The cover art for Led Zeppelin Houses of the Holy album was inspired by the ending of Arthur C. Clarke's novel Childhood's End.
The ending involves several hundred million naked children, only slightly and physically resembling the human race in basic forms. It is a collage of several photographs which were taken at the Giant's Causeway, Northern Ireland, by Aubrey Powell.
The two children who modelled for the cover were siblings Stefan and Samanatha Gates.
The photoshoot was a frustrating affair over the course of ten days. Shooting was done first thing in the morning and at sunset in order to capture the light at dawn and dusk, but the desired effect was never achieved due to constant rain and clouds. The photos of the two children were taken in black and white and were multi-printed to create the effect of 11 individuals that can be seen on the album cover. The results of the shoot were less than satisfactory, but some accidental tinting effects in post-production created an unexpectedly striking album cover.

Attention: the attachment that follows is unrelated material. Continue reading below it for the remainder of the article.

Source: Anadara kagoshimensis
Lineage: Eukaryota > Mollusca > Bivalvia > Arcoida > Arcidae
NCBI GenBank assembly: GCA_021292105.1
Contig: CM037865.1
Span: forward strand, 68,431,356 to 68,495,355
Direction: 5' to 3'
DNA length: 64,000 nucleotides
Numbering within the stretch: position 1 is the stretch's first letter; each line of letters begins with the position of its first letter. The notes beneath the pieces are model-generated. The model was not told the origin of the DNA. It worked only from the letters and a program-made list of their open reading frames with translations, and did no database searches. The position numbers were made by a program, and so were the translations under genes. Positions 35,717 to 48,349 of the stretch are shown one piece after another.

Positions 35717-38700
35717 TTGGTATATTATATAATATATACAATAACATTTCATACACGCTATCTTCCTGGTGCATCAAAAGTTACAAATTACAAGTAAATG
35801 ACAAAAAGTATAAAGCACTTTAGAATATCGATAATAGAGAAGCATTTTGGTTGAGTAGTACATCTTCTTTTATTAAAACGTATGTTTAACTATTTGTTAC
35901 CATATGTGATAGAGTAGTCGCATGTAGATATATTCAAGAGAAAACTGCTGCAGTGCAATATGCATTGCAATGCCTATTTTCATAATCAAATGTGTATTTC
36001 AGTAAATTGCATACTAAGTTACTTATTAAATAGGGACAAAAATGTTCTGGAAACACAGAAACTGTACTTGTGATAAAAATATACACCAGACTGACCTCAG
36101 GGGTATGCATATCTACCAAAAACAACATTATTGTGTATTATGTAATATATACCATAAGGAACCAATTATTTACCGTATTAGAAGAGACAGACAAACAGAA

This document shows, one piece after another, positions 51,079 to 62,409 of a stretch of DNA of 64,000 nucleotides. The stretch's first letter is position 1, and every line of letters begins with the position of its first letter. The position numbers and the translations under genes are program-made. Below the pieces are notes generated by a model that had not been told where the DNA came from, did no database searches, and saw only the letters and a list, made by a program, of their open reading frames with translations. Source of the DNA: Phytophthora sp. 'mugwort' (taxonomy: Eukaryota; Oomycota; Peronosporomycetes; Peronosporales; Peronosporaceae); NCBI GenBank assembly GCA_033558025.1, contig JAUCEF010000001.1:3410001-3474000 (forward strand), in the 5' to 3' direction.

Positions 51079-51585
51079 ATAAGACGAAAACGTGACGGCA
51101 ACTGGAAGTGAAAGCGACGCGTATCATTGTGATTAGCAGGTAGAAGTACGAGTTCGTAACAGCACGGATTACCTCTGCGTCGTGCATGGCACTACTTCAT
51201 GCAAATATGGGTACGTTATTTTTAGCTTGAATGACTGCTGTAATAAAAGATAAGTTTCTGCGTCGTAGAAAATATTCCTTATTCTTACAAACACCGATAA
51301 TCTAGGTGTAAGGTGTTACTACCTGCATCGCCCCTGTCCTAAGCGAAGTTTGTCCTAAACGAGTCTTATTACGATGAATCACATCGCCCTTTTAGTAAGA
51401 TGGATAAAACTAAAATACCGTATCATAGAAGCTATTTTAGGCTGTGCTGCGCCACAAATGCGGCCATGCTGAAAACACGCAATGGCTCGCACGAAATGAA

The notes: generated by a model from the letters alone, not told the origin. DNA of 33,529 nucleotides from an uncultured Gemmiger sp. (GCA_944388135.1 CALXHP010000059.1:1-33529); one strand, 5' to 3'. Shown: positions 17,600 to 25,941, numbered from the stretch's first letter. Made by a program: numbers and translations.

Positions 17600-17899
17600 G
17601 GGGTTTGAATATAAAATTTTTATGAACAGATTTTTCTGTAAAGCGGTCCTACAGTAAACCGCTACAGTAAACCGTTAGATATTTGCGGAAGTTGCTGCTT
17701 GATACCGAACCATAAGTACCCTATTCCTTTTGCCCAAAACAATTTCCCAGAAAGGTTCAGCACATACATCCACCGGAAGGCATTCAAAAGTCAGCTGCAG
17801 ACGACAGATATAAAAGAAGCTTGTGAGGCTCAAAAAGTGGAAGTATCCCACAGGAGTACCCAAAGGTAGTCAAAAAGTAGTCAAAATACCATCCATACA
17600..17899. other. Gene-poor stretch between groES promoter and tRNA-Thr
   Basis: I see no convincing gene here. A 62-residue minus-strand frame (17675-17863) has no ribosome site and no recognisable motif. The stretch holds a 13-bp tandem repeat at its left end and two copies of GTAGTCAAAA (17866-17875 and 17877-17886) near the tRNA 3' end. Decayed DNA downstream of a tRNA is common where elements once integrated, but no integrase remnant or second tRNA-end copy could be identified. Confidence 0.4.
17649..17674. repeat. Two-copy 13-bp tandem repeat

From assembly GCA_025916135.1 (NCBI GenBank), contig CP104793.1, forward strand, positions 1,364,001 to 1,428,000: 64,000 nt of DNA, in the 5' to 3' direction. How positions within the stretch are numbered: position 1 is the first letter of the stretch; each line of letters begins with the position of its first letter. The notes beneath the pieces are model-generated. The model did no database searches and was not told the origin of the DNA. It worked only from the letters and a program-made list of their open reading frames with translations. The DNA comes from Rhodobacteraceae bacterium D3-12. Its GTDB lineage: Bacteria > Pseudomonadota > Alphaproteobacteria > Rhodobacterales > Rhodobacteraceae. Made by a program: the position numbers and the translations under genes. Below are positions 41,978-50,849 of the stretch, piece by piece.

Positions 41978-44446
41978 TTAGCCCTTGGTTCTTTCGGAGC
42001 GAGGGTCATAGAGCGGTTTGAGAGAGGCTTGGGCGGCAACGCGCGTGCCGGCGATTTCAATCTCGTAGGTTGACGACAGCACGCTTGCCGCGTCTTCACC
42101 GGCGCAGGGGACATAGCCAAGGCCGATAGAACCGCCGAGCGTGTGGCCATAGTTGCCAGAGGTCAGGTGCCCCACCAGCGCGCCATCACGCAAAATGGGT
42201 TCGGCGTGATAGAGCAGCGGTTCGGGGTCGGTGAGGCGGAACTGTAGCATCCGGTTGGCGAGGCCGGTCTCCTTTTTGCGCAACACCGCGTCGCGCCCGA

The inner sleeve photograph was taken below at Dunluce Castle near the Causeway.
Like Led Zeppelin's fourth album, neither the band's name nor the album title was printed on the sleeve. However, manager Peter Grant did allow Atlantic Records to add a wrap-around band to UK copies of the sleeve that had to be broken or slid off to access the record. This hid the children's buttocks from general display, but still the album was either banned or unavailable in some parts of the Southern United States for several years.